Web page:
Inconvenient, limited, or inaccessible parking can be major points of friction for patients. Adequate parking for high-volume practices means access to about 5-7 parking spaces per 1,000 square feet of occupied space. Once you determine whether the available parking is sufficient, you should determine whether the type of parking suits the needs of your patients. For instance, does the location have access to parking 24 hours a day? Is it a parking lot or garage? If the building has access to a parking garage, are discount parking validations available for patients? What’s the accessibility like for patient drop off? What’s the traffic flow like in and out of the property, development, and area?

Why it’s important: Parking is a big deal, and the patient’s first impressions of an office visit, its convenience, and its accessibility will help form their opinion of your practice.

Visible Signage

As healthcare providers, signage and exposure can drastically impact your business—we’re talking building, monument, and even internal directory signage. While First-and-Main exposure might not be necessary for every practice or specialty, visibility and signage is a huge plus and should be a consideration in your search. So what does the exposure look like at the locations you’re considering? Will potential patients or customers drive or walk past your practice signage on a daily basis? In addition to branded signage, does the location offer easily identifiable road signs, cross streets, or landmarks nearby? If the space has been developed with high-traffic flow in mind, it might make it easier for potential patients to access and find your office.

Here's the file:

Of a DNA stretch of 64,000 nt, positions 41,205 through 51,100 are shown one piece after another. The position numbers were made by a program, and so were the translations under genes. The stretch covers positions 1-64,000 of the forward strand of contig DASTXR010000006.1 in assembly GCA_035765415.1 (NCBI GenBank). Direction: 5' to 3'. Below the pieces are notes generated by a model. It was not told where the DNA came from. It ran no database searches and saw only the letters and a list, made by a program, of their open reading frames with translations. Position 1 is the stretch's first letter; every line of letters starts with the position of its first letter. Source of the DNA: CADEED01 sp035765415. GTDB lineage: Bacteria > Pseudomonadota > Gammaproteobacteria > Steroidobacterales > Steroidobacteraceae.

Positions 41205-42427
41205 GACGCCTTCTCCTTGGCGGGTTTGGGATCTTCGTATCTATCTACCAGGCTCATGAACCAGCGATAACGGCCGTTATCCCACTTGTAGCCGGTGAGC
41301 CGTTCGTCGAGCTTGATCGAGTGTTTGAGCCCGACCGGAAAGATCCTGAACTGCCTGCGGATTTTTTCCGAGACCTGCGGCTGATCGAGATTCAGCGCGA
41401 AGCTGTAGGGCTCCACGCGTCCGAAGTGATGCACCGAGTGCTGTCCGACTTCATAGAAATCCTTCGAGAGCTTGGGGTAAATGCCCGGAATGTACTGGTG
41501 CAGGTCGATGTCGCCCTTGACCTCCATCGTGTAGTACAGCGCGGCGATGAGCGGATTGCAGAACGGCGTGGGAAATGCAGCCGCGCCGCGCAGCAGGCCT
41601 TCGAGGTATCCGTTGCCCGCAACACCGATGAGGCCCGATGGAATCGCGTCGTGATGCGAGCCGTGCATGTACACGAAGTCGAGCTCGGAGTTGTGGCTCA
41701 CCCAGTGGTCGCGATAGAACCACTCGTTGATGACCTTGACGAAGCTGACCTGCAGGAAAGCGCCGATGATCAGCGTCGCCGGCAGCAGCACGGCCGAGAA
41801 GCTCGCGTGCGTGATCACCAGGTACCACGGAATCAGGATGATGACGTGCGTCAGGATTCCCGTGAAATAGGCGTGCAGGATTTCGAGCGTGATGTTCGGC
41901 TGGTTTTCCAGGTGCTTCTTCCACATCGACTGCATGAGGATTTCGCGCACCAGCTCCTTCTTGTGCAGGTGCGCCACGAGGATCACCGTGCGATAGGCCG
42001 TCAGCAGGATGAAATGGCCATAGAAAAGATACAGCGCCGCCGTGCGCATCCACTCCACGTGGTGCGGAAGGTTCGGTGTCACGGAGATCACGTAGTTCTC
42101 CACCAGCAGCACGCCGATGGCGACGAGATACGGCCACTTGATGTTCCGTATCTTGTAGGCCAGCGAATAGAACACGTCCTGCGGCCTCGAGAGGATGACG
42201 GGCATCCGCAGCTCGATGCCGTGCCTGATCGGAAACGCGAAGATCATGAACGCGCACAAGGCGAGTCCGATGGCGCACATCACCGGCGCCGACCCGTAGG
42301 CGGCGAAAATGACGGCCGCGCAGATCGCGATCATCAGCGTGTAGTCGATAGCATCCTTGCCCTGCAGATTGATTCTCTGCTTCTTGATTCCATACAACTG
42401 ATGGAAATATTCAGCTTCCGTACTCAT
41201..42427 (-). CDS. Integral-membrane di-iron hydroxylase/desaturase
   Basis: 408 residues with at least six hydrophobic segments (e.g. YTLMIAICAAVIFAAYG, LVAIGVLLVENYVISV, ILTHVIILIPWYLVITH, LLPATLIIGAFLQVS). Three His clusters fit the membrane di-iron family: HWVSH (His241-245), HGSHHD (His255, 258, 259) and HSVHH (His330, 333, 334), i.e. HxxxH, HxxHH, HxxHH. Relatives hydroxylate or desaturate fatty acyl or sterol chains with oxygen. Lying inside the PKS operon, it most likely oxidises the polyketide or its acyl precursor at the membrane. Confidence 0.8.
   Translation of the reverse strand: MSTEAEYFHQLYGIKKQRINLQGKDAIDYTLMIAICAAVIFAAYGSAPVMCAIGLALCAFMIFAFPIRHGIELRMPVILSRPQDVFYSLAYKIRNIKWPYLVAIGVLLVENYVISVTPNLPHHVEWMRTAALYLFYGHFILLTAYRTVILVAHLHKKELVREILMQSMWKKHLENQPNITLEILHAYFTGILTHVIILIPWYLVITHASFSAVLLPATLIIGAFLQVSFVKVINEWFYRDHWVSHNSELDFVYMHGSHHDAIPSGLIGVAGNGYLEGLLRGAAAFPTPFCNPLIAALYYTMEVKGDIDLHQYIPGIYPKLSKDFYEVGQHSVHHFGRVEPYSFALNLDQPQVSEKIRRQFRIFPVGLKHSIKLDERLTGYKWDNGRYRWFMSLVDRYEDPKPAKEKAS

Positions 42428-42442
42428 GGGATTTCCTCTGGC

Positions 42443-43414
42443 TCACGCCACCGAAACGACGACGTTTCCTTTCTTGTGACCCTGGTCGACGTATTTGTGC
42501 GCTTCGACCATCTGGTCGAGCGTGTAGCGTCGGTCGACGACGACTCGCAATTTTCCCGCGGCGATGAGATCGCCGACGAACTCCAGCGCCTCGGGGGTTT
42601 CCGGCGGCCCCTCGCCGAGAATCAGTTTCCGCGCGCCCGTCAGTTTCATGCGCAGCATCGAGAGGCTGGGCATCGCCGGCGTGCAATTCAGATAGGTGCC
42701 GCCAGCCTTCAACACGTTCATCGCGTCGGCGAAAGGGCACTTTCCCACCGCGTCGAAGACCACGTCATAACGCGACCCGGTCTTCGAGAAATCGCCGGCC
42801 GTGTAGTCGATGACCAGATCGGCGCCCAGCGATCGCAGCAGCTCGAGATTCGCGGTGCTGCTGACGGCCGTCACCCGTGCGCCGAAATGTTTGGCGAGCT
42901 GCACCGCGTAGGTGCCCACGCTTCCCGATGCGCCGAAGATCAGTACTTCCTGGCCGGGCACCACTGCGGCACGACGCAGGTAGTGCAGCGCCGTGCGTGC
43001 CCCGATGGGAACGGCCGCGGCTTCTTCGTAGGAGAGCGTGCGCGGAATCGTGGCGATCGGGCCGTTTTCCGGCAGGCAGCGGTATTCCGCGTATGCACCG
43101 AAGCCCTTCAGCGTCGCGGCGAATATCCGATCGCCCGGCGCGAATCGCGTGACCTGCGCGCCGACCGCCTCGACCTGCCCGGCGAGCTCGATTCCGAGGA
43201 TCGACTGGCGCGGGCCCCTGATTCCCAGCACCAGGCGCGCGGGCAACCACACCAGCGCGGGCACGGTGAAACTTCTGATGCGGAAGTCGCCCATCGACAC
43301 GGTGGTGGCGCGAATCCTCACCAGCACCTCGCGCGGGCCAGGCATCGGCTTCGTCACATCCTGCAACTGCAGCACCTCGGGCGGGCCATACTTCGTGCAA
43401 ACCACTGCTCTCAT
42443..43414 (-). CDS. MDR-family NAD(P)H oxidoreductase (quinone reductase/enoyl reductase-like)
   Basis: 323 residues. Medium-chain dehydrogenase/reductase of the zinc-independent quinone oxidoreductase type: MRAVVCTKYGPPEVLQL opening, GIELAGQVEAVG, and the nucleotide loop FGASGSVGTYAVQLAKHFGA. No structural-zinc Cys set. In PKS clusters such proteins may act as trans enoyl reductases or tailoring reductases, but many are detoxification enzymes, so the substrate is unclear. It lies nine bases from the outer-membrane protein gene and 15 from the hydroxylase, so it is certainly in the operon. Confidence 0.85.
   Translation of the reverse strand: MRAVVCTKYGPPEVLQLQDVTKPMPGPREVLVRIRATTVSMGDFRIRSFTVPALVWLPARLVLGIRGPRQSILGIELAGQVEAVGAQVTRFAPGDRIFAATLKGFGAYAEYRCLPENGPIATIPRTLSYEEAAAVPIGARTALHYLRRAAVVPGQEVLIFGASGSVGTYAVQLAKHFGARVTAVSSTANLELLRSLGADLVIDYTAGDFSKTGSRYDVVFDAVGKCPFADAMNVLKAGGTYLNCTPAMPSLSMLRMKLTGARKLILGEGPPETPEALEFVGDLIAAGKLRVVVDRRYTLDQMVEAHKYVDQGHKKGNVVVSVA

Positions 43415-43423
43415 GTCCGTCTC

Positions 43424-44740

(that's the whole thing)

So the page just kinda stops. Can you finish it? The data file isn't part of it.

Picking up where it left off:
Why it’s important: For medical practices, well-placed signage can generate additional exposure, customers, and revenue. Equally important is ease of accessibility—assisted by well-planned street signage—which can help smooth the patient experience (someone who’s frazzled because they couldn’t find your office is not starting their appointment or new relationship well).

Retail or Medical Office Building Neighbors